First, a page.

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We’re alive by God’s grace, man says after accident

By Erastus M Mulwa | Published Wed, January 4th 2017 at 00:00, Updated January 3rd 2017 at 23:56 GMT +3
Governor Kivutha Kibwana consoles Justus Nzioki, who was among few survivors of last week’s tragic accident in Mbooni which claimed 10 lives.

Justus Nzioki, his wife Eunice and their one-year-old daughter Clementine are a lucky family.

The young family was among the few lucky survivors of a fatal accident involving a matatu that crashed on the Kikima-Kalawani road, killing nine people on the spot.

The death toll from last week's accident hit 10 a few days ago when one of the injured passengers died at Wote Level Four Hospital.

Nzioki and his family had just celebrated Christmas with relatives in Kitundu village, Mbooni, and were travelling back to Nairobi when the unexpected happened.

At the Wote hospital where The Standard caught up with the three, who are recuperating following the horrific crash, nurses said Eunice, her husband and their child were in stable condition.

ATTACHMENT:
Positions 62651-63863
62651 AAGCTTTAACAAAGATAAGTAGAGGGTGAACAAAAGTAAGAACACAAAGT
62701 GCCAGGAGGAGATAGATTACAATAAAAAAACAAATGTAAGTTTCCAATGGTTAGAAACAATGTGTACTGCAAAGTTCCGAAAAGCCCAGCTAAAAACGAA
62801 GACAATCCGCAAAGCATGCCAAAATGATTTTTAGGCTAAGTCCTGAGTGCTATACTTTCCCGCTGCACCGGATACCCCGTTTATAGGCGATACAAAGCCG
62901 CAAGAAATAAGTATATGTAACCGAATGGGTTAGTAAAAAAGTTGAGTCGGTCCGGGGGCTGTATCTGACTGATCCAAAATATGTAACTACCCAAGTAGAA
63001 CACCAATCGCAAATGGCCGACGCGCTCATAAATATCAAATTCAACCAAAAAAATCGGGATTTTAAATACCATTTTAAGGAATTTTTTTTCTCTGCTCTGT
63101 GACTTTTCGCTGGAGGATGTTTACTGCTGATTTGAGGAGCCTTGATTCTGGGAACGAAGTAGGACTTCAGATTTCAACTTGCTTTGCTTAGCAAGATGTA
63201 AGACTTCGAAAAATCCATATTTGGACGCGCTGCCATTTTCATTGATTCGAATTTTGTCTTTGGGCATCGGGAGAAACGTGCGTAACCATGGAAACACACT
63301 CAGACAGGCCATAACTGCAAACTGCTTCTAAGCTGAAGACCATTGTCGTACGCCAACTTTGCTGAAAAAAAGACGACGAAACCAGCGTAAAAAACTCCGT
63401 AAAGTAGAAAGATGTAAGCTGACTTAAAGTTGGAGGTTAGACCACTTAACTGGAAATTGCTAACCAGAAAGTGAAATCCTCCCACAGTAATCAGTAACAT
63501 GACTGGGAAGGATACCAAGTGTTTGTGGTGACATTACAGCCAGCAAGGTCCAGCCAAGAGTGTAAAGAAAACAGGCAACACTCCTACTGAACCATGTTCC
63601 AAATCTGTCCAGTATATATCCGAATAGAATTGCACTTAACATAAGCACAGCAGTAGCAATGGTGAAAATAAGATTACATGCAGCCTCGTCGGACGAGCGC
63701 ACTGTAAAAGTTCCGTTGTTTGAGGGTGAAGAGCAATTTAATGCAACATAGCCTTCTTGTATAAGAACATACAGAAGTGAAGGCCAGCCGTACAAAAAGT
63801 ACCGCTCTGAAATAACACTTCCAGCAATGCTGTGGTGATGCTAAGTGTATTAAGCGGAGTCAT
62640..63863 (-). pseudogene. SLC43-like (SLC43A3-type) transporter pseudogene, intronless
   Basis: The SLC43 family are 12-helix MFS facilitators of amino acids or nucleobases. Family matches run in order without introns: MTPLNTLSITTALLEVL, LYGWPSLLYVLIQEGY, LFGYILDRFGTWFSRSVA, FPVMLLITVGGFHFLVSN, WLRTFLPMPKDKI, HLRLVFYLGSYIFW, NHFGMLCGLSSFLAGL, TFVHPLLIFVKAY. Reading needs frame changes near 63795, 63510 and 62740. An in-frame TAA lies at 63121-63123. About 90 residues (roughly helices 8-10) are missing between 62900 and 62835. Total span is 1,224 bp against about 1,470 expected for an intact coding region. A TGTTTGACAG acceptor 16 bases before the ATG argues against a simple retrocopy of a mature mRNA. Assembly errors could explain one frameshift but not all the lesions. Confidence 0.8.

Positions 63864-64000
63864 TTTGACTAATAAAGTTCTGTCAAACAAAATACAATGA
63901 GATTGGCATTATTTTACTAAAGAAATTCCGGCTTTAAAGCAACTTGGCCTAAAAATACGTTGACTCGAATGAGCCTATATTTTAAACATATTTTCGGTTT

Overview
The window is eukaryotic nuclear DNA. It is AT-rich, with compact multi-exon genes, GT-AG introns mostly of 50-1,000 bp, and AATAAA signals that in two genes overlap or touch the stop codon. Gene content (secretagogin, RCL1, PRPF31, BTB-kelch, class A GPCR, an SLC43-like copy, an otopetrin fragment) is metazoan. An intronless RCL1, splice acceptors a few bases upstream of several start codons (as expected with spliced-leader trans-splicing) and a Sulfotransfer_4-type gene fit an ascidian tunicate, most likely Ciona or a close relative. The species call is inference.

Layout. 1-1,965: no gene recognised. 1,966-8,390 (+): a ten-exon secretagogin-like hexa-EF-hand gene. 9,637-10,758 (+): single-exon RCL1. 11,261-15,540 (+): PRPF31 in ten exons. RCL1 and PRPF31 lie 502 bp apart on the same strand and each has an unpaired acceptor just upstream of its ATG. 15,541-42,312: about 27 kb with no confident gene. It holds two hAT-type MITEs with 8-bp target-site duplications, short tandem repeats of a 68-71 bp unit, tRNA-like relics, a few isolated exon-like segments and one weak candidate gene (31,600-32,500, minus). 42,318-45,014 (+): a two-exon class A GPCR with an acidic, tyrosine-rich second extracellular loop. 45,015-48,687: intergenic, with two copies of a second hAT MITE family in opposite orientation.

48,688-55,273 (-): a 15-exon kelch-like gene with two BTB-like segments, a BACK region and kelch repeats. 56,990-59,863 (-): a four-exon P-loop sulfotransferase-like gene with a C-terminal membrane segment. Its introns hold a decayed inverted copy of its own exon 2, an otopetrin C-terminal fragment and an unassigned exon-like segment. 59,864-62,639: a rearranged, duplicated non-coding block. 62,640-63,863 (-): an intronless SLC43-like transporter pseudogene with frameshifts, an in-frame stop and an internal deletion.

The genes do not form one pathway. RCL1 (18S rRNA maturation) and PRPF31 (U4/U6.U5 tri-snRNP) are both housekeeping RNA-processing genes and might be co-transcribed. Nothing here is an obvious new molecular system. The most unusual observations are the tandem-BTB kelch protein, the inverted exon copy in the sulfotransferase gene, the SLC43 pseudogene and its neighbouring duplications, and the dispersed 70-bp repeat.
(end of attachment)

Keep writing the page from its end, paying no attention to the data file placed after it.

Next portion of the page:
Admitted in separate wards but united in prayer, they separately narrated to The Standard how they miraculously escaped the fangs of death after the 14-seater matatu plunged into a gully in Kwakolo, Mbooni West.

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"Today, my family and I are alive by the mercies of God. We're not more special in any way than those who perished in the accident. We thank God for the gift of life," Nzioki said from his hospital bed.

Nzioki, who sustained a fracture on his right leg, was scheduled to report to his work place in Nairobi's Industrial Area on December 29.

 "To be alive with my family is the greatest gift that God has given us and I will forever live to remember this great day," said Nzioki.

Nzioki says he literally grabbed the baby from the wreck after he heard her cry immediately after the crash. "I pulled the baby from the wreck and handed her to rescuers . At that point, my wife was still trapped in the vehicle and I could not help," he recalls.

 In the female ward, Eunice was in visible pain as she nursed a fractured left leg and left hand.

"I remember insisting that we should pray before leaving the village, which we did. I am convinced it was the prayers that saved us," she said.

According to her, the matatu driver, who was among those who died in the accident, appeared drunk from the onset of the journey.